Due to the COVID-19 pandemic, the IRS extended the deadline to July 15 for everyone to file their federal income taxes.
But the 41 youth in Oregon Youth Authority facilities who had to file taxes this year didn’t need the extra time. With the help of volunteers from Oregon Department of Revenue, they already completed their tax forms back in mid-March.
For the past few years, a partnership between Revenue and OYA has led several Revenue staff members to help youth go through their tax forms line by line, to ensure they are filling them out correctly.
Revenue employees Bryan Gebhardt and Kellie White spent four whole days in February and March meeting with youth via Skype for Business.
JoAnna Sanders, OYA’s trust and grant accountant, scheduled all the meetings. Facility staff on the other side of the calls also helped the youth navigate the forms.
Some might be surprised to hear that any incarcerated youth needed to file their own taxes. The number who must file is small: only those who are considered “independent contractors” and make $400 or more.
This year, the 41 youth who met the criteria had earned those wages through their jobs on their facility campus or out in the community. Many youth at OYA’s transitional facilities have the opportunity to find community jobs as a way to help prepare for their transition out of custody.
Gebhardt also helped OYA youth with their taxes last year, but this year was White’s first time volunteering. One of her first OYA clients, Justin H. at MacLaren Youth Correctional Facility, kept stopping the session to ask questions about the forms.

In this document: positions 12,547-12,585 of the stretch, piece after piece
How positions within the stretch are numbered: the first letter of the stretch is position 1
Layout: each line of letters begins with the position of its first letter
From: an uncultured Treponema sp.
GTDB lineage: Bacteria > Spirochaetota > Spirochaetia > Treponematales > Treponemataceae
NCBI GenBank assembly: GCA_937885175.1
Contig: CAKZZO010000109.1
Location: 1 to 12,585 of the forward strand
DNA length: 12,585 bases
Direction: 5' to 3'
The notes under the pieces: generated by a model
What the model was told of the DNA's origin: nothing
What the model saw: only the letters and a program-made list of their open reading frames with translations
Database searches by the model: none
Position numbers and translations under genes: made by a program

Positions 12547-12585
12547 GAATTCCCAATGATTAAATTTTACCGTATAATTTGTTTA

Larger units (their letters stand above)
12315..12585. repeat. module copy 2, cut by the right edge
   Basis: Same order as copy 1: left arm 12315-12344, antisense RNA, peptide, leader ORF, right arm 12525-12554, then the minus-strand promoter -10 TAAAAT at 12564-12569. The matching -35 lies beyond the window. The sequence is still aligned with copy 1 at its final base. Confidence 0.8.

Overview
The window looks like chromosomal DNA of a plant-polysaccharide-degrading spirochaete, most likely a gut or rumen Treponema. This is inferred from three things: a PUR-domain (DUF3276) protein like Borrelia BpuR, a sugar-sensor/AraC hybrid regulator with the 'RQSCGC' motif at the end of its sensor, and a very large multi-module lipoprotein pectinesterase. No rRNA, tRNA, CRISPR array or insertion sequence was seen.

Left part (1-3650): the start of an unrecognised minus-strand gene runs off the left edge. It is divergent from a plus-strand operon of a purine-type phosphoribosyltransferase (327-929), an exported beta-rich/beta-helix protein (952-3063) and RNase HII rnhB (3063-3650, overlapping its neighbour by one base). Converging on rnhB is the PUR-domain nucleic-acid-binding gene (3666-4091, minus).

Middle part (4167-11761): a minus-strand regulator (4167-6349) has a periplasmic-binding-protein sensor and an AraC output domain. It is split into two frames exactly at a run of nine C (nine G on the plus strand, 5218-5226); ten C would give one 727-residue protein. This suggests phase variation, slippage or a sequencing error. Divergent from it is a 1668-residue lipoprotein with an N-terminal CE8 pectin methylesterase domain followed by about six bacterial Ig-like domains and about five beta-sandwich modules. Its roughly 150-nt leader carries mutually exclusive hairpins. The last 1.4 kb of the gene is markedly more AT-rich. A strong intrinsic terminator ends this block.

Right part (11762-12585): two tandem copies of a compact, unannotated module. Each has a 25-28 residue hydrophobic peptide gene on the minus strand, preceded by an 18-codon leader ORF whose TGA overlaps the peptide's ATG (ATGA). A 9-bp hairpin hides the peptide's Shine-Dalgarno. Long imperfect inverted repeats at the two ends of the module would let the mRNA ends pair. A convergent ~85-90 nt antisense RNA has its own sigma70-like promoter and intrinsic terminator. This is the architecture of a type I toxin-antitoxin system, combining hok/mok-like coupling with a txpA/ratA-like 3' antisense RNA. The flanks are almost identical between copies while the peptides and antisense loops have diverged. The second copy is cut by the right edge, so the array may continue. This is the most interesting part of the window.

He said he hopes to own his own business when he is released, and he was eager to learn more for future reference.
White patiently explained how his future business expenses could potentially be tax deductible, and how Social Security and Medicare contributions work.
Gebhardt said that part of their goal was to help the youth understand how important it is to be organized and have all the right information ready when you file.
“There are a lot of boxes, a lot of places to sign, and if you don’t do it correctly, the return can get rejected,” he said.
“One thing we tried to iterate was that when they do get out, this is something that’s very important to do every single year at about this time,” he added. “We’re teaching them the importance of it so that when they’re out, they can potentially do it themselves.”